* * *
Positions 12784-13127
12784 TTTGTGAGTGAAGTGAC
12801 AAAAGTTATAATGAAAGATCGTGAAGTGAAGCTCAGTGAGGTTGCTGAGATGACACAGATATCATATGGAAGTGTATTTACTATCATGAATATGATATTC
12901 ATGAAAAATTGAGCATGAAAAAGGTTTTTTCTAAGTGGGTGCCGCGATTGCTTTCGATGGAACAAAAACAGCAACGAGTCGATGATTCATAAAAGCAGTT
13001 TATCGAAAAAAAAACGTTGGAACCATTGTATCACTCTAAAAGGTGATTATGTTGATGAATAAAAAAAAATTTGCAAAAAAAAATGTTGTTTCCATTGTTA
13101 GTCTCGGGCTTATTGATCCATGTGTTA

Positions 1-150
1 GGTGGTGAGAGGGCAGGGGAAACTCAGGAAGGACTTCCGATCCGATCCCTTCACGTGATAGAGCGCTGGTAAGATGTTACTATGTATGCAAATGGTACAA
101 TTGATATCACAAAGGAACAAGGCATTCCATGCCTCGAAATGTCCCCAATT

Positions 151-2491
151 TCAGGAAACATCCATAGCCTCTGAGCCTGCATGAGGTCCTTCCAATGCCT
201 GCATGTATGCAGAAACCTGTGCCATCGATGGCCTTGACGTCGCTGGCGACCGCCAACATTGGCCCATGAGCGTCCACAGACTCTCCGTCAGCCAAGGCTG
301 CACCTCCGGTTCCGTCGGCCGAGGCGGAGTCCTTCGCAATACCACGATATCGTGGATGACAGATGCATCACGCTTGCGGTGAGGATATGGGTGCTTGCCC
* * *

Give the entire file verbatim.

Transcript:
Positions 12784-13127
12784 TTTGTGAGTGAAGTGAC
12801 AAAAGTTATAATGAAAGATCGTGAAGTGAAGCTCAGTGAGGTTGCTGAGATGACACAGATATCATATGGAAGTGTATTTACTATCATGAATATGATATTC
12901 ATGAAAAATTGAGCATGAAAAAGGTTTTTTCTAAGTGGGTGCCGCGATTGCTTTCGATGGAACAAAAACAGCAACGAGTCGATGATTCATAAAAGCAGTT
13001 TATCGAAAAAAAAACGTTGGAACCATTGTATCACTCTAAAAGGTGATTATGTTGATGAATAAAAAAAAATTTGCAAAAAAAAATGTTGTTTCCATTGTTA
13101 GTCTCGGGCTTATTGATCCATGTGTTA

Positions 1-150
1 GGTGGTGAGAGGGCAGGGGAAACTCAGGAAGGACTTCCGATCCGATCCCTTCACGTGATAGAGCGCTGGTAAGATGTTACTATGTATGCAAATGGTACAA
101 TTGATATCACAAAGGAACAAGGCATTCCATGCCTCGAAATGTCCCCAATT

Positions 151-2491
151 TCAGGAAACATCCATAGCCTCTGAGCCTGCATGAGGTCCTTCCAATGCCT
201 GCATGTATGCAGAAACCTGTGCCATCGATGGCCTTGACGTCGCTGGCGACCGCCAACATTGGCCCATGAGCGTCCACAGACTCTCCGTCAGCCAAGGCTG
301 CACCTCCGGTTCCGTCGGCCGAGGCGGAGTCCTTCGCAATACCACGATATCGTGGATGACAGATGCATCACGCTTGCGGTGAGGATATGGGTGCTTGCCC